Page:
University of Iowa named one of the top producers of Fulbright scholars on the program’s 75th anniversary

For the sixth year in a row, the University of Iowa ranks among the top universities for producing Fulbright scholars.


Jenna Galligan

The Old Capitol is seen on Thursday, March 12, 2020.

Samantha Murray, News Reporter

As the Fulbright program enters its 75th year, the University of Iowa has been named one of the nation’s top producers of Fulbright scholars for the sixth year in a row.

The Fulbright program sends students from across the nation to several different parts of the world to act as a citizen ambassador while continuing their education. Fulbright recipients are handpicked by the U.S. Department of State’s Bureau of Cultural and Educational Affairs.

UI Dean of International Programs Russell Ganim said he believes the UI’s success with the Fulbright program is because of the mentorship and rigorous application process the university offers its students.

Ganim said he encourages students to start thinking about the program early. Even for first- and second-year students, the university can help guide students into getting involved across campus and particular class options, he said.

“Even if you don’t end up getting accepted into a program, the application process helps you learn a lot about yourself,” Ganim said.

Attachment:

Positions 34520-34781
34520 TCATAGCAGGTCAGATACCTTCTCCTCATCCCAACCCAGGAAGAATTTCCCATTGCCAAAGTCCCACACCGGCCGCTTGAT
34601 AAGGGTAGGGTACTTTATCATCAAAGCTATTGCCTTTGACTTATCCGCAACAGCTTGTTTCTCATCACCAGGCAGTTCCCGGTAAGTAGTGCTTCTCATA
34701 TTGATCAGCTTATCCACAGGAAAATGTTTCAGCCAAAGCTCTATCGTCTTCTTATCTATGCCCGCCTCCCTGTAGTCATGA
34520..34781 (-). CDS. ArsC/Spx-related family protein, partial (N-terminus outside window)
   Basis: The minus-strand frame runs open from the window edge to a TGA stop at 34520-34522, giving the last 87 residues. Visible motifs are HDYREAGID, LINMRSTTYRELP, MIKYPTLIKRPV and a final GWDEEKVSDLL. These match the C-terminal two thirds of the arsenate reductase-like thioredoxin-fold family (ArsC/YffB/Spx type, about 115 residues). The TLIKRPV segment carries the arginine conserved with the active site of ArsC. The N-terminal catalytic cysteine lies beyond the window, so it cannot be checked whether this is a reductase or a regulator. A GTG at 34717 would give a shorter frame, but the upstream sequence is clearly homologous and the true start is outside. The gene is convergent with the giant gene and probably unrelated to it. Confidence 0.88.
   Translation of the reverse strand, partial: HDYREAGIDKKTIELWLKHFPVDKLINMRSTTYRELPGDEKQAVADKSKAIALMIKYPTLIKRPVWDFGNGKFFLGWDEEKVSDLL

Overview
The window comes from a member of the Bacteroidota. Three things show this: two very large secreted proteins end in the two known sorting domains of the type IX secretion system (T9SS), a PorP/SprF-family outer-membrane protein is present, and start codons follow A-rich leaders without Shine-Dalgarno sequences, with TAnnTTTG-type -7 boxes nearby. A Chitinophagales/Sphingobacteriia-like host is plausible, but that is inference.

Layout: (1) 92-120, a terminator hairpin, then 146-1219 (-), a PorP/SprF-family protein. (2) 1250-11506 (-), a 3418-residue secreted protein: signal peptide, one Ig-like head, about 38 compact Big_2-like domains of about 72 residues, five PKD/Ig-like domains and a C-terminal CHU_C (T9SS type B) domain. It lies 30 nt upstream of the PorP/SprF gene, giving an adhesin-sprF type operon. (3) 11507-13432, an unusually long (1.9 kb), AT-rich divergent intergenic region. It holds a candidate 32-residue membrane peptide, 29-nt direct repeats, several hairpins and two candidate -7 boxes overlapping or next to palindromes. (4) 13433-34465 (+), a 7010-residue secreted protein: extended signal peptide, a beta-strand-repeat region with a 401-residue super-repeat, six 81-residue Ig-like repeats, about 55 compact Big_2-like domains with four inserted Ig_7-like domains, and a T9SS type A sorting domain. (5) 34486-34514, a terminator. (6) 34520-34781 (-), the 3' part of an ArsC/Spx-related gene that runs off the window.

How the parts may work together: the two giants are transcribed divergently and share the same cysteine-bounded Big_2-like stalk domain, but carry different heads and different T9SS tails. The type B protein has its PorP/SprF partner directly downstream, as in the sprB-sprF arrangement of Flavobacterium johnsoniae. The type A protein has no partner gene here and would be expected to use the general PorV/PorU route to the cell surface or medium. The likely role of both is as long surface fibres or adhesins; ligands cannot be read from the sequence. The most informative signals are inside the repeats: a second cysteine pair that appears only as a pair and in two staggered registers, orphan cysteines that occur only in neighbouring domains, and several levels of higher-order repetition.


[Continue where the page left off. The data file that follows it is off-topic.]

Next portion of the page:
Lucas Fagre, UI alum and Fulbright scholar, said that because of COVID-19 travel restrictions, he has not been able to begin his joint research program in Bulgaria and Romania.

During his time at the UI, Fagre said he double majored in anthropology and public health, and spent time researching in both Romania and Ukraine. For his upcoming Fulbright trip, he plans on doing vaccine outreach research with the Roma population.

Fagre’s application to the program took place over several months, he said, requiring him to rewrite and improve upon his essays many times.

“The process of getting very positive feedback, over and over again from a multitude of perspectives is probably the most valuable part of working with the Iowa Fulbright program,” Fabre said.

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Associate Director of International Fellowships Karen Wachsmuth advises students and helps them through the application process. Since she joined the program, she said, the amount of Fulbright students from the university has nearly doubled.

Wachsmuth said nearly 100 UI students have gone abroad through the Fulbright program to date. These students are from a variety of fields, from creative writing to public health and beyond, and go abroad for research, teaching, creative projects, and studying, she said.

“Our students tend to be very active on campus with extracurricular and service activities in the community,” Wachsmuth said. “That’s what Fulbright is looking for — people who are going to go out and do people to people, diplomacy abroad.”

Wachsmuth said the most important thing students learn while abroad is empathy, by getting to know people from other countries, listening to their experiences, and learning not only what makes them different but, more importantly, what makes them the same.

Many alumni come back to help mentor potential recipients, she said, sharing their experiences abroad and assisting with interview preparation.

“Students who are applying for the Fulbright really want to make a difference,” Wachsmuth said. “They want to become part of the global workforce, they want that adventure, and they want to grow. That’s what the Fulbright program gives them a chance to do.”